3. Unique narrative technique:
You Came Like Hope uses a very interesting narrative technique to reveal the past of the hero. Hero’s backstory is not revealed through flashbacks. Instead, the Past moves along with the Present using tiny flash chapters. Both the Past and Present plot move together and converge at the crisis point. From there, the Present takes over and moves the story ahead. I don’t know if this technique of flash chapters has been used in any other book or not. But it is a first for me.

4. Truly a feminist fiction:
The main theme of You Came Like Hope shows that women aren’t always the victim. Sometimes, they can be the aggressors too. This might make it seem as if the novel is anti-feminist. But it isn’t. Feminism is defined as “The theory of the political, economic, and social equality of the sexes.” So, I think my book is truly feminist. Besides, it does not turn its back on women’s issue either. When my heroine has to drive through the Delhi roads late in the night, she dresses like a man and still carries a pepper spray in her pocket. This hints at the rising crimes against women. Also, my heroine doesn’t ask the hero to fight her battles for her. She fights her own battles, though the hero stays near, giving her his silent and loving support.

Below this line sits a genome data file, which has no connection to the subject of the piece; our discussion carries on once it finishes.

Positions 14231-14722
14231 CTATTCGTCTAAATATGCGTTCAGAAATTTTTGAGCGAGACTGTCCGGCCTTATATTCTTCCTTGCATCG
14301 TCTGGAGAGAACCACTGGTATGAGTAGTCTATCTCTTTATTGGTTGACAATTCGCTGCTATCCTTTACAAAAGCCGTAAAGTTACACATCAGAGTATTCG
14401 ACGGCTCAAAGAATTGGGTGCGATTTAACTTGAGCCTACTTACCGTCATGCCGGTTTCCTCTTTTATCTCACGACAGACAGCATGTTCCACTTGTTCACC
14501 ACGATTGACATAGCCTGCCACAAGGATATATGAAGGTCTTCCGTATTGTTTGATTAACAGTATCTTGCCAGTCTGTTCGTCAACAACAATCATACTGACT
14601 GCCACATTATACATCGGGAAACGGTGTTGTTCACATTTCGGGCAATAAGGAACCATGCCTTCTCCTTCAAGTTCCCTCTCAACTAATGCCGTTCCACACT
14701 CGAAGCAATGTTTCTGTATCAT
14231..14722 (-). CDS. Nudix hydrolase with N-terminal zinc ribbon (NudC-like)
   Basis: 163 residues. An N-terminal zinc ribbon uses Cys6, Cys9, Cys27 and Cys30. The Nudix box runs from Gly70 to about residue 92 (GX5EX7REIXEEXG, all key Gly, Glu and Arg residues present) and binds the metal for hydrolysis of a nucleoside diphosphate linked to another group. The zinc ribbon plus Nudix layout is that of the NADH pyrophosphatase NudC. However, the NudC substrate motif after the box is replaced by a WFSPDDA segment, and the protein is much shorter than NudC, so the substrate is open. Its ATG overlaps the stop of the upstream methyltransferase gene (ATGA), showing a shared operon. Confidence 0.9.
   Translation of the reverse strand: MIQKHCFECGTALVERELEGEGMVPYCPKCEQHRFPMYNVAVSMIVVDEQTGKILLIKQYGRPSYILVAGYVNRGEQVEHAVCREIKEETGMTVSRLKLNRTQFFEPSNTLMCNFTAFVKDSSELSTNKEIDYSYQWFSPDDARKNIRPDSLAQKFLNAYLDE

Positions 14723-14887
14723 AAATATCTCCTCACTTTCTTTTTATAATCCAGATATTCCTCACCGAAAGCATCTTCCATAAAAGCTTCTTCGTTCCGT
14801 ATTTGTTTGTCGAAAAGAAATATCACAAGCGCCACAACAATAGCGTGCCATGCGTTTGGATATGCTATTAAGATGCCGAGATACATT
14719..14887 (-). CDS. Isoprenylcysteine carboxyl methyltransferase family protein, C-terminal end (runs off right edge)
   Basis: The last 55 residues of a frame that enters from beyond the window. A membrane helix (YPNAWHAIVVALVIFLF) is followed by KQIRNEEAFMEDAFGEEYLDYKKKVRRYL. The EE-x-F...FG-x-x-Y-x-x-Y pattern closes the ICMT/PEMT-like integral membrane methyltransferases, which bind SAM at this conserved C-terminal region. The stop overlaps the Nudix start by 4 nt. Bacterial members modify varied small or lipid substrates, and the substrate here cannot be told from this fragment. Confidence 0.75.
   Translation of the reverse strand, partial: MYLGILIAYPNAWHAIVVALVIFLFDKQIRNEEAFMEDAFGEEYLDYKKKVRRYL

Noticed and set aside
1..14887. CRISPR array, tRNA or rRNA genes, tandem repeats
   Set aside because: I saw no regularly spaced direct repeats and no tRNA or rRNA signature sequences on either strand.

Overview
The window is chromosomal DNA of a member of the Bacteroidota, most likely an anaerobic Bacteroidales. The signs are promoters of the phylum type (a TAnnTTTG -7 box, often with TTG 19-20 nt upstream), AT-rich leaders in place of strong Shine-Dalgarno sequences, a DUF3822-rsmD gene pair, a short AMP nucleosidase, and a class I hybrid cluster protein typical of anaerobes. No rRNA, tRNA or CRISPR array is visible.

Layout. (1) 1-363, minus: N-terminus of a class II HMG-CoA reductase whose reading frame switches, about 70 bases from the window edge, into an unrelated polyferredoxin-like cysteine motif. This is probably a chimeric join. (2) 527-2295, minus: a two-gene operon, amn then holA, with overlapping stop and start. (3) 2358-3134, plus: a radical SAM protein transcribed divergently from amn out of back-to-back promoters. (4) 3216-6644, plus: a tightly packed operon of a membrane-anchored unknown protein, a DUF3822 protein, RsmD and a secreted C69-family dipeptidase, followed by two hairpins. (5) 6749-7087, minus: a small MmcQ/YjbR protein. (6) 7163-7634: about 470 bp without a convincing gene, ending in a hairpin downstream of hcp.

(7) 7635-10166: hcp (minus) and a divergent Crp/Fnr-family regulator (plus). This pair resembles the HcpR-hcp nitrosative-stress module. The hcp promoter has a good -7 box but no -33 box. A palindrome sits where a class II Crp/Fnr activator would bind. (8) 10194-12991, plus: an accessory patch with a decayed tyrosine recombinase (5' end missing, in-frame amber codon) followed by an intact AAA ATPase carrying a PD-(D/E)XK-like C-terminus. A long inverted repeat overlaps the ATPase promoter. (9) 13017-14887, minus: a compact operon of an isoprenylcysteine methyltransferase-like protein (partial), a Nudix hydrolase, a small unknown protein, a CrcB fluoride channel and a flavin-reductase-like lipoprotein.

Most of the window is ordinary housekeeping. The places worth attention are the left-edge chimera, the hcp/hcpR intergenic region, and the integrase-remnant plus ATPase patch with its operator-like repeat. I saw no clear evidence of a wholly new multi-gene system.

5. Fast-paced:
I tried my best to make You Came Like Hope as crisp and fast-paced as I could. It is only 53,000 words long. Every scene moves the story ahead or explains the character. I tried my best not to include anything superfluous in it. As a result, the book keeps its pace and has no space to lag in story. One reader recently wrote to me that once he picked up the book, he could not put it down without finishing. You can’t achieve that with a slow-paced book.
These are what I consider the highlights of You Came Like Hope. Of course, my judgement might be coloured with my own fondness for my book. But by the reviews I am getting, I think my views are close enough to readers’ and critics opinions. 

About the Author:
Jyoti Arora is a novelist and blogger from Ghaziabad. You Came Like Hope is her third novel, coming after Dream’s Sake and Lemon Girl. She is Post Graduate in English Literature and Applied Psychology. 

Jyoti has over five years of experience working as a freelance writer. This experience includes abridging over 24 famous English classics like Jane Eyre, Moby Dick etc.

Jyoti Arora is a patient of Thalassemia Major. But she does not let this stop or discourage her. For her determination and achievements, Jyoti has received appreciation from Ms Sheila Dixit, Ms Maneka Gandhi and the Ghaziabad wing of BJP. Her life story has been covered in various local and national TV shows, radio programs, newspapers, magazines and websites like YourStory and Inspire India. She was also one of the ‘100 Women Achievers of India’ that were invited to witness the Republic Day parade of India (2016) as special guests.

Besides reading and writing novels, Jyoti also enjoys blogging and has won several blogging competitions. She loves checking out latest technological innovations, watching movies, and listening to old Bollywood songs. Reach her at jyotiarora.com.

Contact the Author:
2 Paperback Copies of You Came Like Hope for Indian Residents Only
2 eBooks of You Came Like Hope for International Winners